“In many models, heterodox economists start right off with difference or differential equations without first building any sort of static model.”

      Because dynamic models encapsulate equilibrium behaviour if it is what falls out (you get a model which tends to some equilibrium stability level in this case). Why should anybody limit their model to static behaviour rather than going directly for the more generally applicable model?

      • #118 by Luis Enrique on October 30, 2013 - 1:39 pm

        ok, but this still hasn’t convinced me this mean economists should be using such models. What is the economic interpretation of whatever parameters or functional forms or whatever else determines the boundary between chaotic dynamics and dynamics that tend to an equilibrium? I can see that in some applications it might be meaningful and interesting to explore when this boundary is crossed, but that’s a long way from the “bad” criticism: mainstream economics is wrong because: chaotic dynamics.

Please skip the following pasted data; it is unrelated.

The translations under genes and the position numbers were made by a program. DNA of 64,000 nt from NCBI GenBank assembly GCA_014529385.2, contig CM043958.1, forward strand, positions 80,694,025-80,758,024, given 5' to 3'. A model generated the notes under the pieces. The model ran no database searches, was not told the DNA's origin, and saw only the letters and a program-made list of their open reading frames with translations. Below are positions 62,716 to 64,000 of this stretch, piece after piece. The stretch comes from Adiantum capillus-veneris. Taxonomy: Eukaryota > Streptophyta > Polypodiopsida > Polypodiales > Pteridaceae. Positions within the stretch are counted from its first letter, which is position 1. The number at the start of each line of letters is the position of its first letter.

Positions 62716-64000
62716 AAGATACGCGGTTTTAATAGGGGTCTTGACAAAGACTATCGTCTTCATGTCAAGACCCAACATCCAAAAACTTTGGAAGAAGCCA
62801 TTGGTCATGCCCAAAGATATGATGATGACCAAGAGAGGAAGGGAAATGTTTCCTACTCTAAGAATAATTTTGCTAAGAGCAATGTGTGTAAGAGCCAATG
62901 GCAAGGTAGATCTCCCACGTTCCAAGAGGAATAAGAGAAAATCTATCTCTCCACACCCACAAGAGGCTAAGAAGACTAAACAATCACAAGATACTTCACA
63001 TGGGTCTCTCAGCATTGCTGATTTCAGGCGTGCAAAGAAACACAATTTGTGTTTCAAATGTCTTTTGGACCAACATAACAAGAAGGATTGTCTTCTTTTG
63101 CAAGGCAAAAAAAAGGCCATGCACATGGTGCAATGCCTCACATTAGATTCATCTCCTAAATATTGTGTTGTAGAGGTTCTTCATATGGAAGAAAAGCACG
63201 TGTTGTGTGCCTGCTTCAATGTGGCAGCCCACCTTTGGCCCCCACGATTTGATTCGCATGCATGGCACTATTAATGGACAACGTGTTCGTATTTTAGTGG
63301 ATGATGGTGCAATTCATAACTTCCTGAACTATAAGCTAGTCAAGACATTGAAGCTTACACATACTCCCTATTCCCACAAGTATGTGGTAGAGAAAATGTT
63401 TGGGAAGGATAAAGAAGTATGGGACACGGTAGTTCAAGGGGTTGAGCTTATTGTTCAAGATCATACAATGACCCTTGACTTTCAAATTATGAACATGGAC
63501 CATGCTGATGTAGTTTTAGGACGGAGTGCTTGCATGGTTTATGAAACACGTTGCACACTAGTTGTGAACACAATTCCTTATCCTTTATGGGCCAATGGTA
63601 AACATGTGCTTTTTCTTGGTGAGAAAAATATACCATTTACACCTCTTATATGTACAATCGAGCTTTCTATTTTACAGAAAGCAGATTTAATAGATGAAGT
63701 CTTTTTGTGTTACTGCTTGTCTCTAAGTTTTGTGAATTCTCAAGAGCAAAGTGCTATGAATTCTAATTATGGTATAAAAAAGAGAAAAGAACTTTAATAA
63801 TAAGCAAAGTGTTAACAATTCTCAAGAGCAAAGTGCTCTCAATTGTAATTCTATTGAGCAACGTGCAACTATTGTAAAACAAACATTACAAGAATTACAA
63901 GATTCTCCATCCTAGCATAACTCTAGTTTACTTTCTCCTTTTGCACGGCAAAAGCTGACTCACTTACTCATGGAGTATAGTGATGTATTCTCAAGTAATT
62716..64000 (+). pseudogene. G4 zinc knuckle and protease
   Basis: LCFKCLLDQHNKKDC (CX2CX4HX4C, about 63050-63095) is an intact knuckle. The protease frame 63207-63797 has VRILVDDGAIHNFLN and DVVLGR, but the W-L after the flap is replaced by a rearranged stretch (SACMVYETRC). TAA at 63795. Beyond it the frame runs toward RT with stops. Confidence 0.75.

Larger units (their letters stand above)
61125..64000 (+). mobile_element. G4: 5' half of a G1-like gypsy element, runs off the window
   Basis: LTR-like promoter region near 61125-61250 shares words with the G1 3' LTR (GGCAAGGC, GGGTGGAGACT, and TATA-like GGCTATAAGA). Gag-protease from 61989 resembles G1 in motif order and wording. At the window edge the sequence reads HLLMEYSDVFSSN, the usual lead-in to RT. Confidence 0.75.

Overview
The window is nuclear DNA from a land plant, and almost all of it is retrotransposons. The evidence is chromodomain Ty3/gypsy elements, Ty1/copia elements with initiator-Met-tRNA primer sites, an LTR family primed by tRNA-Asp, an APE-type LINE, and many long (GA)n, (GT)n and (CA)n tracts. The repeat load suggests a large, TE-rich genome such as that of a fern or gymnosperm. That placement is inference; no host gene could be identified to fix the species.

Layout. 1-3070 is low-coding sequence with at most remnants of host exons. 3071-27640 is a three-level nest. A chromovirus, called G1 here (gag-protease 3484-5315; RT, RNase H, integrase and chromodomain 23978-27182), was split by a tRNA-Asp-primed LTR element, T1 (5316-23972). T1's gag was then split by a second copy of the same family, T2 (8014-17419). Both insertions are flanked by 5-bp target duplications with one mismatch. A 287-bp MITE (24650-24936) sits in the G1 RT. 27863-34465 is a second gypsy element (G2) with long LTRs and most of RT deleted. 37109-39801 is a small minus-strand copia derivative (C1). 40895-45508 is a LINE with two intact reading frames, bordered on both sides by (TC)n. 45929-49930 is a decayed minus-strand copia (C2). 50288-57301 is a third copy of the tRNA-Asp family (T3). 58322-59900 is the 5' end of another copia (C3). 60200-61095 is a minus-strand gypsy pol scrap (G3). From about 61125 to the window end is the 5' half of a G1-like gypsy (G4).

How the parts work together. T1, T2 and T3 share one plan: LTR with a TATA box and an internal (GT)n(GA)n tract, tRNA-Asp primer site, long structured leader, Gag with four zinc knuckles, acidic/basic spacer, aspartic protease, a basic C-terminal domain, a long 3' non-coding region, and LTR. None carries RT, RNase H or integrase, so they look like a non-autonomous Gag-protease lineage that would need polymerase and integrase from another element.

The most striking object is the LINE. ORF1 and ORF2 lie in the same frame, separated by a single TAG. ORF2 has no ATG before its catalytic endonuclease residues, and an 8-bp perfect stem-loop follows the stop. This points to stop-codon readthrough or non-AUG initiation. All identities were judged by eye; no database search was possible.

that other passage you quote was mistakenly left over from Andres, although you took at as a criticism when you thought I wrote it, I don’t think he meant it that way.

      • #119 by Unlearningecon on October 30, 2013 - 2:40 pm

        Brief reply: why do we have to start off with a static model?

      • #120 by Luis Enrique on October 30, 2013 - 2:47 pm


        I didn’t write that bit, it was a mistakenly repeated excerpt from Andres. I don’t really understand it, plenty of mainstream models start off dynamic. Although I guess people tend to tackle the easier problem first, and static is usually easier.

        here is a good example of some (in my opinion) very interesting ideas being introduced in a static model, presumably because the authors haven’t figured the dynamic problem out


      • #121 by NicTheNZer on October 30, 2013 - 7:20 pm

        Sorry, I didn’t notice this. The main reason I assumed you wrote this is that there is little difference between a perturbed equilibria and equilibria model.

        “What is the economic interpretation of whatever parameters or functional forms or whatever else determines the boundary between chaotic dynamics and dynamics that tend to an equilibrium?”

        There is not really a hard boundary here, but the economic interpretation is maybe similar to a pot boiling over (to make an analogy), you don’t want the pot boiling over in this analogy but you might want to heat the system up a bit. If its an equilibrium type situation then you heat it up (looking at some change in the economy, maybe a policy change) and the system contains feedbacks which stop it boiling over, or at least it takes a whole lot of effort to make it boil over. This system is inherently quite stable then, it tends back to the same value.